Backlog for recently released system increases to over $12M. Rudolph Technologies announced the receipt of over $12M in new orders for its recently-released NovusEdge™ system for edge and backside inspection on bare silicon wafers. The new orders are for capacity expansions at our existing customers as well as orders from two additional large wafer manufacturers based in Asia. These orders are in addition to the $3M previously announced and will ship throughout calendar year 2019.
“With these orders Rudolph has expanded its customer base to include the top wafer suppliers with over 75 percent of the bare wafer market share,” said Mike Plisinski, Rudolph Technologies’ CEO. “We believe the early acceptance of these new systems is being driven by the accelerating demand for high-quality bare silicon wafers for sub 20nm nodes. To meet that demand, customers require an inspection solution with increased sensitivity on the wafer edge and backside. The Rudolph team worked closely with bare wafer manufacturers in order to introduce a new product with compelling capabilities and value of ownership. As the rate of die shrinks slows at the advanced nodes, more wafers are required to make enough die to meet growing market demand, especially for advanced memory and logic chips.”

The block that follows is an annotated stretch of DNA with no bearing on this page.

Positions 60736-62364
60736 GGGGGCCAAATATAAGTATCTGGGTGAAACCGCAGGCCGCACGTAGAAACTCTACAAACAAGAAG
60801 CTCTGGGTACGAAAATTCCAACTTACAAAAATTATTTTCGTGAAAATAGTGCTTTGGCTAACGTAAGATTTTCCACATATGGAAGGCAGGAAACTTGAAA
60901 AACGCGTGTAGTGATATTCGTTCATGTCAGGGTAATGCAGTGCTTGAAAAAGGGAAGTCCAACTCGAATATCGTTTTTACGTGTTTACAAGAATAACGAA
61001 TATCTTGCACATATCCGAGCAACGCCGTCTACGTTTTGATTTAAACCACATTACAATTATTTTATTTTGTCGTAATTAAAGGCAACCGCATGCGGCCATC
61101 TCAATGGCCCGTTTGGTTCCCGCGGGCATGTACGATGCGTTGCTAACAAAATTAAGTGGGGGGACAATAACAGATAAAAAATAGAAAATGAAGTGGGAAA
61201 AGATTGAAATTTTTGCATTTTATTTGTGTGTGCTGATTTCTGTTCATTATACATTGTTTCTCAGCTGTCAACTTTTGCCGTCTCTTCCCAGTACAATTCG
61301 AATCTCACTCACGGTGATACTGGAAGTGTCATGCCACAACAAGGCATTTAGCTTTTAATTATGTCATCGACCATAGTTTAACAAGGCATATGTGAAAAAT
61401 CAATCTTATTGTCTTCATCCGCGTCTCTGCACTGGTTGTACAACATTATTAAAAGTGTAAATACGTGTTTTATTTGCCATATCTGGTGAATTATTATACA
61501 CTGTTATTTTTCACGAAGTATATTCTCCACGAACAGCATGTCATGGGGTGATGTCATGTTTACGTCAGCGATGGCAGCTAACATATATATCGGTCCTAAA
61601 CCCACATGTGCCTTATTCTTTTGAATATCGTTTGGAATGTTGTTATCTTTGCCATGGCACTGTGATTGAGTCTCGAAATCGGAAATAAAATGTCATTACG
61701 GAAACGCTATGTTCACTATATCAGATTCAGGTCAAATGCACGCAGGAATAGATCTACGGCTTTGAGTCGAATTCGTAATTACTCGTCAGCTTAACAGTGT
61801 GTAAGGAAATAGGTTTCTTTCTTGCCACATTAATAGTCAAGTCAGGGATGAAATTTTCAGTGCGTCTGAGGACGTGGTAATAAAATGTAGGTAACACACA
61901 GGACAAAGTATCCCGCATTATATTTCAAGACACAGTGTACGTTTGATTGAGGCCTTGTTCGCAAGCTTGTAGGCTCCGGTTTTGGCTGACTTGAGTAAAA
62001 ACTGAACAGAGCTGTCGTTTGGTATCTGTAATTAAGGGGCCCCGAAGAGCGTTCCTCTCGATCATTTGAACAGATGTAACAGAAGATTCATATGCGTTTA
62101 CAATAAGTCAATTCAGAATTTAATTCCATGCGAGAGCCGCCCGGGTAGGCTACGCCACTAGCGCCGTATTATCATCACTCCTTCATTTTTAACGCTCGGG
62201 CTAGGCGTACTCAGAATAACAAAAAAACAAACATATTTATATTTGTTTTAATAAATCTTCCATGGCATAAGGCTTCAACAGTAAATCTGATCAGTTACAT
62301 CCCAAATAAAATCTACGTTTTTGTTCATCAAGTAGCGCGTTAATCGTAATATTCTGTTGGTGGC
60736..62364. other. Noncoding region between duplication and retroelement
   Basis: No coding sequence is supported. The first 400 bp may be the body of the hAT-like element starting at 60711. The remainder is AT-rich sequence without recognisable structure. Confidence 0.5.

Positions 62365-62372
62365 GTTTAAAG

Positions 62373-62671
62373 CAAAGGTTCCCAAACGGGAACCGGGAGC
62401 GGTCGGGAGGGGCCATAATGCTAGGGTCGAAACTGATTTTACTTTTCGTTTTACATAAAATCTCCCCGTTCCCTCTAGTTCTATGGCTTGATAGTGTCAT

Chips and micro-fractures at the edge readily propagate as cracks into active areas of the wafer, especially when the wafer is thinned. Backside contamination can distort the frontside of the wafer during lithography, consuming focus budgets that are already thin and will become even thinner with the adoption of EUV lithography.
Edge and backside inspection have requirements that are very different from conventional frontside inspection. The NovusEdge EBI (Edge, Backside Inspection) system’s image-based approach provides full coverage of near-edge, bevel and apex regions, both top and bottom. Compared to existing technology, it is faster, more sensitive and better at classifying types of defects, especially for the complex shapes and curvatures at the notch. Backside inspection can use the same light scattering techniques used on the frontside but requires special handling capabilities to avoid contacting or contaminating the frontside. In all cases, sophisticated software provides analysis and automatic defect classification.